Why is that useful? As the name suggests, many sensors are incredibly sensitive pieces of electronic equipment and produce only small electric currents. But often we need them to drive bigger pieces of apparatus that use bigger currents. Relays bridge the gap, making it possible for small currents to activate larger ones. That means relays can work either as switches (turning things on and off) or as amplifiers (converting small currents into larger ones).

In our product we use relay for converting a low power current coming out of controller to high power current required to turn on the bulb.

It consists of three input terminals and three output terminals, the input terminals are vcc(voltge) , gnd(ground), and the data in pin. The output terminals are NO(normally open), NC(normally close) and COM(common). Any of the two combination can be used NO and COM or NC and COM. The concept of normally open and close is that a switch is said to be normally open when on closing it current passes and normally close when on opening it current passes.

 

Step 3:
Configuring the Cloud
1. Configuring the Adafruit.io to create a feed called light :

Adafruit.io is a cloud service – that just means we run it for you and you don’t have to manage it. You can connect to it over the Internet. It’s meant primarily for storing and then retrieving data but it can do a lot more than just that!

What can Adafruit IO do for me?

  • Display your data in real-time, online
  • Make your project internet-connected: Control motors, read sensor data, and more!
  • Connect projects to web services like Twitter, RSS feeds, weather services, etc.
  • Connect your project to other internet-enabled devices
  • The best part? All of the above is do-able for free with Adafruit IO

 

Step 1: Go to the www.adafruit.io website and sign up account and then sign in using username and password.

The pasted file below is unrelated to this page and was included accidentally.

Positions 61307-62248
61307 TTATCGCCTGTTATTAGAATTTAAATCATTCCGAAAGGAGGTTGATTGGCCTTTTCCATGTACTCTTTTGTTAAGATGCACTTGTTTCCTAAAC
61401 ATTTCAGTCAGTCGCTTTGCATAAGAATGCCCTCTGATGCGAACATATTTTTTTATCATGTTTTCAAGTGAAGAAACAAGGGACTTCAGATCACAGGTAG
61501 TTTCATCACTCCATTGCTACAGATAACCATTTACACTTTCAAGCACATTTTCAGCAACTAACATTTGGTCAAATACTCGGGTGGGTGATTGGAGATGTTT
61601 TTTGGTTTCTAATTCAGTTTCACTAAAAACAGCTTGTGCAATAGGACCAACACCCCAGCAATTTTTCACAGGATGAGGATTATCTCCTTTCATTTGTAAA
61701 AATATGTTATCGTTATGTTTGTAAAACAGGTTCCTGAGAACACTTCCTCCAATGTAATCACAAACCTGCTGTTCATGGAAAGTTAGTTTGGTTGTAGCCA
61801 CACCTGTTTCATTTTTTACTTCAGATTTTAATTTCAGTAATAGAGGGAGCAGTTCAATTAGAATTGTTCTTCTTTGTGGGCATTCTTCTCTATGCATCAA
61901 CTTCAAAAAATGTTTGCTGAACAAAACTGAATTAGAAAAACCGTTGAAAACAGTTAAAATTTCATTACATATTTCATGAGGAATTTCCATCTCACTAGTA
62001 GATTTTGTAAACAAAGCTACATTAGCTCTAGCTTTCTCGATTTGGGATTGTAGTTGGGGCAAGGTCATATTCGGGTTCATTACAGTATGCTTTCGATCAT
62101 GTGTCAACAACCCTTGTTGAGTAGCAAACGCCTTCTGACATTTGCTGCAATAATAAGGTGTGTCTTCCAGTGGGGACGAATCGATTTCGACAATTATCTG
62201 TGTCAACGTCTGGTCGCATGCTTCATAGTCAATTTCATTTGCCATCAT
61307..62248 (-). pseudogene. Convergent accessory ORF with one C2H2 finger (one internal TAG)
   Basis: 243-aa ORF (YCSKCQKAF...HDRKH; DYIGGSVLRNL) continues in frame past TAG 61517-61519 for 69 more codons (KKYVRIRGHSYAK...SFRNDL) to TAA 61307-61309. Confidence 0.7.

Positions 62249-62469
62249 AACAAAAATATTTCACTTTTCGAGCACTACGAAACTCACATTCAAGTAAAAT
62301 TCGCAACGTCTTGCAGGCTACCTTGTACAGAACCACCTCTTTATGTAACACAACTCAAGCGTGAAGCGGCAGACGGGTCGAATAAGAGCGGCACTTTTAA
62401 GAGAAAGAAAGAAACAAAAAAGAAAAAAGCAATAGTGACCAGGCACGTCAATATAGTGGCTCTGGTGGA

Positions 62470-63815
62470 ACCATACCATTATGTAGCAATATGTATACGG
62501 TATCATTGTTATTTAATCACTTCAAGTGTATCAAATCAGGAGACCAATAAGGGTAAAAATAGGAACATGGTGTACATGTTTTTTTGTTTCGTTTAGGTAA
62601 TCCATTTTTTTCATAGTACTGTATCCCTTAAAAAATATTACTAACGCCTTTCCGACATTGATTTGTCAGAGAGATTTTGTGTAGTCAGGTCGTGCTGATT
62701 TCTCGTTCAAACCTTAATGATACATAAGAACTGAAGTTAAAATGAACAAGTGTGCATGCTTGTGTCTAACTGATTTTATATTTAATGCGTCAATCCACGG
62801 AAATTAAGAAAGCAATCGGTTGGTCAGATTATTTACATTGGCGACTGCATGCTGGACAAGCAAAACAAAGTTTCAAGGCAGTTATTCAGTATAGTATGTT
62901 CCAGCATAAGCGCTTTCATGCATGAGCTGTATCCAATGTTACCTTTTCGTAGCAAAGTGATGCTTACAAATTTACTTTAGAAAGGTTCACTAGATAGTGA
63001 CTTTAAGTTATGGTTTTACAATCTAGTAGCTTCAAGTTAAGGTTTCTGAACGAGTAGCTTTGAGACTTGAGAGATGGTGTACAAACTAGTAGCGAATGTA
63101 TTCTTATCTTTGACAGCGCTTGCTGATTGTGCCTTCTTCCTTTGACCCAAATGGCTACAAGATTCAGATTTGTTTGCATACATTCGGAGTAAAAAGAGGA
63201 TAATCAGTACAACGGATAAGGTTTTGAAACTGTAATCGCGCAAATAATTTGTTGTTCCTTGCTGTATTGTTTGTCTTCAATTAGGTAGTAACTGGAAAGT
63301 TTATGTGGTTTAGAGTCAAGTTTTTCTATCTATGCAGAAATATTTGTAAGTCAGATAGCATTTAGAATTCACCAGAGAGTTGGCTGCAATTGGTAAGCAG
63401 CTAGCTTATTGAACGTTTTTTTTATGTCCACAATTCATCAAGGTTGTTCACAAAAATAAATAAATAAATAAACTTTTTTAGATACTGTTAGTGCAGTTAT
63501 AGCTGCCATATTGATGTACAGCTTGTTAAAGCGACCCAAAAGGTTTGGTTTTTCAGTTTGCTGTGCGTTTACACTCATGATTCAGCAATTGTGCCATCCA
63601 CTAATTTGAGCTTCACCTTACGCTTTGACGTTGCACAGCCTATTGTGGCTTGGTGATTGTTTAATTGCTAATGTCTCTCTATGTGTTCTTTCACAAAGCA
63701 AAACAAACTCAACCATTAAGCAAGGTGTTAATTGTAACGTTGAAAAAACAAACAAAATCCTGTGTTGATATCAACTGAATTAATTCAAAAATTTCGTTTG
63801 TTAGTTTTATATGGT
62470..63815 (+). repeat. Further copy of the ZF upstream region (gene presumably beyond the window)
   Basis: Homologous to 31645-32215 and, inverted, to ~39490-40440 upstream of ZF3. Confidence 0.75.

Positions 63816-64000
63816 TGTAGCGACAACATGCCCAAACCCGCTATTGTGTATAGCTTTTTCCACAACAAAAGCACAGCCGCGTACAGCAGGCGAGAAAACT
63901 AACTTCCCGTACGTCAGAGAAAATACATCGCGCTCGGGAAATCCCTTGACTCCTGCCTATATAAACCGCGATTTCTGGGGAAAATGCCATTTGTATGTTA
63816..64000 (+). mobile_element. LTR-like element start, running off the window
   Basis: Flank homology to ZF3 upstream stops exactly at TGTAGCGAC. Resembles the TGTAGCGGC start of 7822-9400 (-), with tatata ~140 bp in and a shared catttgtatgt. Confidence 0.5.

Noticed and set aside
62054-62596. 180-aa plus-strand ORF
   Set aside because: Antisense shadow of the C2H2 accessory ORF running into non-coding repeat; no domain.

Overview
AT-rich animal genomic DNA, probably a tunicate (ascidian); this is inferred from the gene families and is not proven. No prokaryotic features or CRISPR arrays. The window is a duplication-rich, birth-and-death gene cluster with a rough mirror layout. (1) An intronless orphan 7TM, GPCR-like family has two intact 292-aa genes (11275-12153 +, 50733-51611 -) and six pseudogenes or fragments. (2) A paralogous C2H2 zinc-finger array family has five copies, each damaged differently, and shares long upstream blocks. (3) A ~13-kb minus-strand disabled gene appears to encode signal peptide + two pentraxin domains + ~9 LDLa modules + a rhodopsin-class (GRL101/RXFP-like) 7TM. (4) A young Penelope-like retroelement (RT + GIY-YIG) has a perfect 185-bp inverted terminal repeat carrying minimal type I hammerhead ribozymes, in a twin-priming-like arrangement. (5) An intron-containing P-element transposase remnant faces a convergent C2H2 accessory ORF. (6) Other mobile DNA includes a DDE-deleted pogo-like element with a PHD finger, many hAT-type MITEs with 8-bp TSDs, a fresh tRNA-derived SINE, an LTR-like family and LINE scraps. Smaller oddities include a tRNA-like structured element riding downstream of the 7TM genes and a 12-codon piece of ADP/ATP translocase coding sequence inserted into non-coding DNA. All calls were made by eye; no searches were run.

Step 2: Create a new dashboard by giving it any name from actions button.

 

 

              Step 3: Create a new feed in your dashboard by any name for eg: light, create a toggle block for the feed.

 

             

              Step 4: Go to view AIO KEY and remember the username and active key, you will need this in your code.

 

2. Configuring IFTTT(if this than that) for making changes in adafruit.io through google assistant.

If This Then That, also known as IFTTT, is a free web -based service to create chains of simple conditional statements, called applets. An applet is triggered by changes that occur within other web services such as GmailFacebookTelegramInstagram, or Pinterest. For example, an applet may send an e-mail message if the user tweets using a hashtag, or copy a photo on Facebook to a user’s archive if someone tags a user in a photo. In addition to the web-based application, the service runs on iOS and Android.

 

               Step 1: Go to the https://ifttt.com/  sign up with your google account and sign in then go to my applets and create new applet

 

               

              Step 2: click on if this , select google assistant and write a simple phase then create.

 

               

              Step 3: Click on “That” , select adafruit and give 1 as send data to light feed and create action.

 

               

              Step 4:  In the same way create a one more applet for turning off your lights and give 0 as to send data to light feed and IFTTT is now configured then sign out from IFTTT.

 

3. Configuring Arduino ide software for programming the Wemos controller:

 

               Step 1. Go to the website https://www.arduino.cc/ then, go to software-downloads and scroll down and select “ windows zip file for non admin install” and click on just download.

 

               

              Step 2: Open the zip file downloaded and extract it to the required location in your system then open the      software.

 

               

              Step 3:  Now you need to install CH340 driver, As the serial chip used on D1 is CH340 , go to github website and download the driver then in the software you need to select the board  ESP8266 12E from the list of boards and select the com port in control setting of your system.